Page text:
Releasing 'Unfaithful' as the next single make it seem like the next instalment in a story. It's a few months later; the dizzying allure of the affair has dissipated, and Rihanna is overcome by guilt. Both she and the lover she has betrayed know she has being having an affair, although this knowledge remains unspoken: 'And I know that he knows I'm unfaithful/ And it kills him inside..' (I pause to note that 'Unfaithful' is just about the only record by a contemporary black female to be have made the Radio 2 playlist in the last few months - there's plenty of Razorlight and Snow Patrol, naturally.)
'Unfaithful' is remarkable for its gloriously unselfconscious, baroque sense of drama - like a muted Jim Steinman production, if you can imagine such a thing. 'I don't wanna do this any more/ I don't wanna take away his life/ I don't want to be.... a murderer....' It is remarkable also because it has a woman assuming the role of betrayer. If 'SOS' was about the jouissance of losing one's autonomy, 'Unfaithful' is about belatedly taking responsibility. 'On a lot of records,' Rihanna says, 'men talk about cheating as though it's all a game. For me, "Unfaithful" is not just about stepping out on your man, but the pain that it causes both parties.'
'SOS' was turned down by Christina Milian, and Rihanna now emerges as the most serious rival to both Milian and Beyonce. (She shares their notorious work ethic: her latest album, A Girl Like Me is Rihanna's second in less than a year.) Rihanna, a mere 18, wants to position herself as 'having a personal conversation with girls my age. My goal on A Girl Like Me was to find songs that express the many things young women want to say, but might not know how.' Certainly, there is a space for female desires and anxieties on Rihanna's record that is missing on Milian or Beyonce's recent records. The persona Milian projects in her songs - witness her absolute mistresspiece, 'I Can Be That Woman' - is passive to the point of abjection. Beyonce, meanwhile, has moved from singing clever songs about ambivalence and the failings of men to subordinating herself utterly to a caricatured male desire. She is now either the devoted Soul sister cooing bland syrup (a la most of the last Destiny's Child album) or the pneumatic sex machine who will do anything for her man.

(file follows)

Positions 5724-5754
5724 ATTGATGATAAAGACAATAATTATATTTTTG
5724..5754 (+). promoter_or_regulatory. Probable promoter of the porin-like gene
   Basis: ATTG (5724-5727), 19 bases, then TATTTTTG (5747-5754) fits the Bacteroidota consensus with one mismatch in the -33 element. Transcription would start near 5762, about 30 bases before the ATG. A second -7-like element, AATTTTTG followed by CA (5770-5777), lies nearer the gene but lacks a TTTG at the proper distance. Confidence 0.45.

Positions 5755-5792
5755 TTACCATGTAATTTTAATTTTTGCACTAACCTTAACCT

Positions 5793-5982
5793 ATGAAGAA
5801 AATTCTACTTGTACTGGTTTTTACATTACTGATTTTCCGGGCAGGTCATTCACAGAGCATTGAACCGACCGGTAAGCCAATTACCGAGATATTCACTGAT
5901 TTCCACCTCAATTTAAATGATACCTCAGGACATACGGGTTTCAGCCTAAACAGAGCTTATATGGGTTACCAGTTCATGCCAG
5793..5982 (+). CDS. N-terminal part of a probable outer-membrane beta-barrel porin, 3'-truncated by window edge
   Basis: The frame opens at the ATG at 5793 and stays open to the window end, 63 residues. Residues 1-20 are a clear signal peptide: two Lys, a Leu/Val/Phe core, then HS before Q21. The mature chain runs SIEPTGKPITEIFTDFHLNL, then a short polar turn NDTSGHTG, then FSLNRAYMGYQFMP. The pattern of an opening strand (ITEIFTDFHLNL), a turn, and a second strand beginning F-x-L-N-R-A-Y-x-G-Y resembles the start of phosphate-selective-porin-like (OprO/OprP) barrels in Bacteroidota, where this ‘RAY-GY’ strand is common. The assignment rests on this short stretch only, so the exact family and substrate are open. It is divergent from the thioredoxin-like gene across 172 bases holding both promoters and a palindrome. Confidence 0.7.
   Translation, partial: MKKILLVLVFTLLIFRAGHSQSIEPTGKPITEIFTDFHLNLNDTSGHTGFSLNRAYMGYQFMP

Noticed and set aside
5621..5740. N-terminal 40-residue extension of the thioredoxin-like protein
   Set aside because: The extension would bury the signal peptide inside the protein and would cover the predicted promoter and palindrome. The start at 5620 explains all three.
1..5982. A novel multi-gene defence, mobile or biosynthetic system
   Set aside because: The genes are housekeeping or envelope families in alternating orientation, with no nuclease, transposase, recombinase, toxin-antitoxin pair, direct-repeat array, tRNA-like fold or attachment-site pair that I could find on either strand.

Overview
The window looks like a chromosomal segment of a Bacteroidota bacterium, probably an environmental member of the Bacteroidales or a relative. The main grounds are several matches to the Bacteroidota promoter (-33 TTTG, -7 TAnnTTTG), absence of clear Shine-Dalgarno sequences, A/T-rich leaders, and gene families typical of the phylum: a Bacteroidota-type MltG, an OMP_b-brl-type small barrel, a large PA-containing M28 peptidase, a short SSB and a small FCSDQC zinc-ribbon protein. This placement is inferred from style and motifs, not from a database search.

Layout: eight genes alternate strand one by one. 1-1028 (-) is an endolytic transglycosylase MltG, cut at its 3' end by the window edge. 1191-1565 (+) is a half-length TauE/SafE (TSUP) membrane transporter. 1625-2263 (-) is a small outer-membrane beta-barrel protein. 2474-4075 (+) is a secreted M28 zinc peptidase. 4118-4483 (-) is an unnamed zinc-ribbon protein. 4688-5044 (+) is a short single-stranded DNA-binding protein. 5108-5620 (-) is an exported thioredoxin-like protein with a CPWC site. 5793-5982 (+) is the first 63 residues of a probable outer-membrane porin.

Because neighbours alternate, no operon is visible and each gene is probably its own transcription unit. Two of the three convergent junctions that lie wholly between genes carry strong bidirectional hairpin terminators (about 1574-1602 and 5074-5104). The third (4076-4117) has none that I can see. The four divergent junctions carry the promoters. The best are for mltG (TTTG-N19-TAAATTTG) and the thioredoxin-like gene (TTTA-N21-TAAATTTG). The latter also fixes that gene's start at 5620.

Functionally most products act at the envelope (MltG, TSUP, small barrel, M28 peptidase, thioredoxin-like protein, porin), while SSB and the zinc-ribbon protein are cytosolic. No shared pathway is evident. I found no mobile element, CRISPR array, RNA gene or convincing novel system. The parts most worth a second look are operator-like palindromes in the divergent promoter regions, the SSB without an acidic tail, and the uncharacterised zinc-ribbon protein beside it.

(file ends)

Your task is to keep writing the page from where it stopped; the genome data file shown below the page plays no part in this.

The significance of the subjective position adopts in 'Unfaithful' is that it is about both female desire and responsibility. Even the preposterous self-assertion of something like Destiny Child's 'Survivor' stilll assumed a woman that, although undefeated, was wounded by a man, and who still addressed her statement of triumph to the man who had underestimated or dismissed her. 'Unfaithful' is peculiarly touching because it is not addressed to a man at all; it is written in the third person, as if Rihanna is talking to a friend about what she has done. The real addressee of 'Unfaitfhful', of course is the big Other. Perhaps it is only in the third person, when the fantasm of reciprocity is set aside, that expressions of love can pass beyond narcissism.
* Strictly speaking, it is perhaps a little misleading to describe Rihanna's sound as R and B. Even though Jay-Z is executive producer on A Girl Like Me, the album is thankfully free of the rap cameos that blight most R and B. Indeed, A Girl Like Me, which has - to my ears - at least eight possible hits on it, holds open the utopian possibility of a black music liberated from the dead phallic weight of hip hop. A Girl Like Me's mixture of electro, dancehall, old skool skank and R and B makes it something like a Cupid & Psyche 2006. It isn't the sadness of some of the songs that makes the album unique; it is their ambivalence. Check the next single, 'We Ride', for instance, a superficially summer-breezy tune that turns out to be freighted with conflicted longings.Posted by mark at August 17, 2006 10:57 AM | TrackBack